Because of the Ukraine invasion, a proposal that the European Union ban visas for all Russian tourists has sparked a debate in the continent’s capitals about morality, legality, collective guilt, and the use of power.

Some countries, such as Estonia, have already implemented their own bans, canceling some visas and refusing to allow Russian tourists to enter. Other countries, such as Germany, argue that imposing a blanket ban will harm Russians who oppose President Vladimir V. Putin and his war. Others argue that the European Union cannot afford to be divided on the issue and must develop a consensus policy.

To add fuel to the fire, the Czech government, which currently holds the EU presidency, will discuss the proposal with foreign ministers at the end of this month.

Beyond the legal and moral issues raised by the proposed ban, proposed this month by Ukrainian President Volodymyr Zelensky, there is a more practical question: will it have the intended effect, as its supporters claim, of bringing home to the Russian people the costs of the war started by their autocratic president, Vladimir V. Putin? Or, as critics argue, would it have the opposite effect, antagonizing and alienating Russians while reinforcing Mr. Putin’s claims that the West is attempting to destroy Russia?

According to Benjamin Tallis, a Berlin-based analyst, bans would not only prevent Russians from taking European vacations while their troops killed Ukrainians, but would also allow Europeans to use their power for moral and strategic purposes.

Gabrielius Landsbergis, Lithuania’s foreign minister, has argued that if Russians who oppose the war were forced to stay home, they could help bring about change. Despite this, polls show that most Russians, who generally get their news from state media, support the war.

A ban could be challenged in court. A comprehensive ban, according to Sarah Ganty, a visiting professor at Central European University in Vienna, would be illegal under EU law. Former French ambassador to the US and the UN, Gérard Araud, stated that “collective punishment is contrary to international law” and that a ban “has no realistic, achievable goal.”

Some supporters of a ban argue that the European Union has run out of new sanctions to levy on Russia and Mr. Putin’s circle. Restrictions on technology and banking imposed in collaboration with Washington have severely harmed Russia’s economy, and the West is diplomatically isolating Russia.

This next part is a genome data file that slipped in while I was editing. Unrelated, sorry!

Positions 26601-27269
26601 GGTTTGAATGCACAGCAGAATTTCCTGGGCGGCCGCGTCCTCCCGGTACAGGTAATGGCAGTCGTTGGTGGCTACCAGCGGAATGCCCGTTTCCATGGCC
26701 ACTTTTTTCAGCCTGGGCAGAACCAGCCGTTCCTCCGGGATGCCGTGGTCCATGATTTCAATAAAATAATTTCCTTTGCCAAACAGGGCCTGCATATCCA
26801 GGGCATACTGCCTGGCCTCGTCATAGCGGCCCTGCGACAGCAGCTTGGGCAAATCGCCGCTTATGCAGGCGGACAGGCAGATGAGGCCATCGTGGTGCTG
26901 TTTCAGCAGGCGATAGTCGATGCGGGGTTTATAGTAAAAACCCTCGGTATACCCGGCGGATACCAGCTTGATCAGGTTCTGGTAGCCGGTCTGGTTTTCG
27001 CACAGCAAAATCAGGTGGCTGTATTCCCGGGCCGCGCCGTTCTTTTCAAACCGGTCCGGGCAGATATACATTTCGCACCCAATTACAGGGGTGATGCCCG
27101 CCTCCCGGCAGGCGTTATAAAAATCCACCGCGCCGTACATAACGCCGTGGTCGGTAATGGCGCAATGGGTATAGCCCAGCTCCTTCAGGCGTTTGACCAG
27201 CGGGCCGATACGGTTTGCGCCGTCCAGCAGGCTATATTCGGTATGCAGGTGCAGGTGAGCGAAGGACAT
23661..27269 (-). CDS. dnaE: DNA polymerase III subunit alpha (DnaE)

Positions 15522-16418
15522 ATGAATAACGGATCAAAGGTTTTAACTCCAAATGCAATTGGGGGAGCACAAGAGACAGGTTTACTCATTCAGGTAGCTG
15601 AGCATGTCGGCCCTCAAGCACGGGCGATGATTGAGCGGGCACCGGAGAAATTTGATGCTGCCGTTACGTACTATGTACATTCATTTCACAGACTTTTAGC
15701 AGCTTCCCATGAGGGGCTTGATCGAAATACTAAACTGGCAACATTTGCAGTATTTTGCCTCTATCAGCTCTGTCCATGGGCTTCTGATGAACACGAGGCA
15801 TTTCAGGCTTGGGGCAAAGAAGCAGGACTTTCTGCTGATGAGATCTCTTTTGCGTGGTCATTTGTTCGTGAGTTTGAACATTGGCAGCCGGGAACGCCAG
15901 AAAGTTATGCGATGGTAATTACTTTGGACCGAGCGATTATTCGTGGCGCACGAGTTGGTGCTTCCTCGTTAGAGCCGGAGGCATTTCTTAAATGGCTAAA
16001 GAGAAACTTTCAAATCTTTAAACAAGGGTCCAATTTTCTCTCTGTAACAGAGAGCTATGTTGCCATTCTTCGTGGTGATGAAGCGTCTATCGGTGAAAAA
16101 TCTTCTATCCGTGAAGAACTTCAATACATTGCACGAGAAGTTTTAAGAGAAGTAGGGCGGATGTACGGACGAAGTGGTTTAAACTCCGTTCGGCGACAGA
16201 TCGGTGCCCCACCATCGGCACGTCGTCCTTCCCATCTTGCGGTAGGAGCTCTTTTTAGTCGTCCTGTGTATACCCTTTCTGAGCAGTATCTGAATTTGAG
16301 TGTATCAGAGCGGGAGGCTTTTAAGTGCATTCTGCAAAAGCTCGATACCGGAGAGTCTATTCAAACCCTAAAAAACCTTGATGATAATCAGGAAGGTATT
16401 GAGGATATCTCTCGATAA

However, some critics argue that the European Union should first enforce existing sanctions. The most important, on the importation of all Russian energy sources except coal, has many exceptions, has been delayed, or has not yet come into force, providing the Kremlin with billions of dollars.

Following Mr. Zelensky’s suggestion, leaders of countries bordering Russia, with the exception of Finland, were occupied by Moscow after World War II.

Estonia, Latvia, Lithuania, Finland, and Poland are the most prominent, as they share land borders with Russia. Because Brussels banned all flights between Russia and the European Union, they have had to deal with a relatively large influx of Russian tourists attempting to enter Europe. Once inside the European Union, tourists can fly anywhere within Europe’s free travel zone, known as the Schengen zone.

The proposal has piqued the interest of the estimated 15% of Russians who travel abroad, many of whom also oppose Mr. Putin. Since the invasion, tens of thousands of people have fled Russia, knowing that criticizing the war could result in years in prison and heavy fines.

Russian state media has mocked the situation. On Monday’s “60 Minutes,” presenter Olga Skabeyeva stated that Europe had shifted from attempting to isolate Russia to isolating all Russians. She claimed that supporters of the ban “stabbed the Russian fifth column in the back and said that visas for Europe should not be issued even to the Russian opposition.”

Former Estonian President Toomas Hendrik Ilves, however, told the BBC that a visa ban would be “one of the most humane kinds of sanctions, because it does not affect poor Russians, but rather the middle and upper classes.”

Radoslaw Sikorski, a former Polish foreign minister and now a European lawmaker, argued any restrictions should be agreed upon by Schengen-area members, “because the decisions of any one country affect everybody else.”